On this date in 1984 (Jan. 23), much to the chagrin of the New York Mets, their fans and the man himself, the White Sox selected iconic pitcher Tom Seaver as compensation for losing a “Type A” free agent.
The Mets left Seaver unprotected figuring no one would pick a 39-year old right-hander who had gone 9-14 in 1983 with a hefty salary. The White Sox had a pick in this draft for losing pitcher Dennis Lamp to free agency following the 1983 season.
So crushed was Seaver by this, he couldn’t get through a farewell press conference he had requested a few days after the transaction was completed and the Sox had signed Seaver to a multi-year contract.
Had the Mets done their homework, they would have known White Sox general manager Roland Hemond had a move like this in him.
A year earlier, Hemond had toyed with selecting Cub pitcher Ferguson Jenkins in the same “compensation pool draft.” The White Sox didn’t take Jenkins but did wind up making a blockbuster deal with the Cubs that left Cub general manager Dallas Green saying he was “relieved.”
There was no swap this time and Seaver joined a powerhouse Sox rotation that featured LaMarr Hoyt, Floyd Bannister, Richard Dotson and Britt Burns.
While he had misgivings about leaving the Mets, a team he had rejoined for the 1983 campaign, Seaver eventually warmed to his first American League home. “Tom Terriffic” spoke fondly of his days with the White Sox and his association with Carlton Fisk during and after his legendary career.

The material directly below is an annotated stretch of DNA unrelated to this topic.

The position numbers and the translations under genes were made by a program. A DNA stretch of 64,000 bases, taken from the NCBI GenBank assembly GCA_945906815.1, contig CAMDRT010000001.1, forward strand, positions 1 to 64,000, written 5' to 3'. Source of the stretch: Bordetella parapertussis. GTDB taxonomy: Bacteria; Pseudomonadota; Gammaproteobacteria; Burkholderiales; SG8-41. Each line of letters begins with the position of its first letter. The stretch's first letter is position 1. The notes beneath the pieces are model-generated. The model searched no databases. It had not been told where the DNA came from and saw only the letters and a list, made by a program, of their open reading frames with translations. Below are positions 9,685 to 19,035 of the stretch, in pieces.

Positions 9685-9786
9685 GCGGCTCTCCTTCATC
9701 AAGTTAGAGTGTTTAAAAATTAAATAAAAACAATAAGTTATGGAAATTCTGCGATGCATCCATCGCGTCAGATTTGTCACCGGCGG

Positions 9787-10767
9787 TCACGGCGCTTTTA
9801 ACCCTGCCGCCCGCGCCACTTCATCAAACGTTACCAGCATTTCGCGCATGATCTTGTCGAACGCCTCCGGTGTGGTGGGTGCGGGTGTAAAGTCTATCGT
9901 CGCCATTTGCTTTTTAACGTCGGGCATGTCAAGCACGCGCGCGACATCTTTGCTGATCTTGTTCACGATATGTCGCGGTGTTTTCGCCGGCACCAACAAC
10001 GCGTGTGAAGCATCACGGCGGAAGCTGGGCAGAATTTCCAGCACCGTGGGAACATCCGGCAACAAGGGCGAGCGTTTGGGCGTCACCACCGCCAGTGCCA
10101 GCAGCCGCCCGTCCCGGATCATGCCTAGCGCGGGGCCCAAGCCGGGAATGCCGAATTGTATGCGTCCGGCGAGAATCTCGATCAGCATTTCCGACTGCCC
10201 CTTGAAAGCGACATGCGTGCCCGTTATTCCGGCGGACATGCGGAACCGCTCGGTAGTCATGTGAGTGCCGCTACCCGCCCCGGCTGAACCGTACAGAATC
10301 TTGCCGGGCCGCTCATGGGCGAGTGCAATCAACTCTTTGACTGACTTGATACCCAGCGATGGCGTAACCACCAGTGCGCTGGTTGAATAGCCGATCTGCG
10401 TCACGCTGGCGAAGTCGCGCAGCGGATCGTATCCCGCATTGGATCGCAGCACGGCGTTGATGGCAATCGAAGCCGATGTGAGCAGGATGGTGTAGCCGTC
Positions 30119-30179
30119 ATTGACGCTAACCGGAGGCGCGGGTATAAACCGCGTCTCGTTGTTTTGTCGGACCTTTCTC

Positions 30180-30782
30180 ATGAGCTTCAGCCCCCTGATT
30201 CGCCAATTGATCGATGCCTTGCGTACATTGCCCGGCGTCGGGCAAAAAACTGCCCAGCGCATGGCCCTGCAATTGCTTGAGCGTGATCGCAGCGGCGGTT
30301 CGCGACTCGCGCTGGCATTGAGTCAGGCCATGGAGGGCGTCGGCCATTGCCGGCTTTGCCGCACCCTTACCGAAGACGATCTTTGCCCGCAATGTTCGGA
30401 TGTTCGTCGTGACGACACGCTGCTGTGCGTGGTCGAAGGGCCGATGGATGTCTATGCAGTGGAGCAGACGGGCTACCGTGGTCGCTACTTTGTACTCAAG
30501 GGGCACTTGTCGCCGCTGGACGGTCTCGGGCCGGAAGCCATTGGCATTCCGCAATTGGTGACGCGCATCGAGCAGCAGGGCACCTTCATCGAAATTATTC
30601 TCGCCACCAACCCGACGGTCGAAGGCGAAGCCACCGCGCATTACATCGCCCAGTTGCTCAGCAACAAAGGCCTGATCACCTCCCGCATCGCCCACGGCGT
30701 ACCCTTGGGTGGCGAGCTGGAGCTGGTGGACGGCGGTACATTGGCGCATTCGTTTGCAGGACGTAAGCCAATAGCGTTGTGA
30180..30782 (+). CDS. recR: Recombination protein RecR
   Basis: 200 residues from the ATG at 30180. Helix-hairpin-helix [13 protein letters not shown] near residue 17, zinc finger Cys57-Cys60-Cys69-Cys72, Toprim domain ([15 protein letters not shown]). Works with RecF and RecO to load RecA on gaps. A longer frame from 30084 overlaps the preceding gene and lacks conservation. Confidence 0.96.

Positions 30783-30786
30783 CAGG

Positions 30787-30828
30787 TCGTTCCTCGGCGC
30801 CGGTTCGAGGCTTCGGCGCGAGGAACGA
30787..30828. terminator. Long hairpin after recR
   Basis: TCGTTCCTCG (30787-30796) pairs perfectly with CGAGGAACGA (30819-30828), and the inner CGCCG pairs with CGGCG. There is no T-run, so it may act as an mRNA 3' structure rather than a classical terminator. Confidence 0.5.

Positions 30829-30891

“I’ve enjoyed my time in Chicago and the experience working with the players, especially Carlton Fisk,” Seaver said prior to the 1986 season. “I have certainly enjoyed the last two years on this ballclub and I think Chicago is a great baseball town.”
Seaver had two excellent seasons with the White Sox. He went 15-11 with a 3.95 ERA in 1984 and 16-11 with a 3.17 ERA in 1985.
The highlight of Seaver’s tenure with the White Sox came on Aug. 4, 1985 when he won logged his 300th victory with a complete game effort at Yankee Stadium.
Seaver’s time in Chicago came to an end on June 29, 1986 when he was dealt by general manager Ken Harrelson to the Boston Red Sox for utilityman Steve Lyons.
Seaver was 33-28 with a 3.67 ERA in 81 outings (79 starts) with 17 complete games and five shutouts with the Sox.
Seaver’s numbers could have been markedly better with the Sox considering he was on the losing end of a shutout a total of six times in 1984 and 1985 and he left with a lead that the bullpen blew six times in 1984.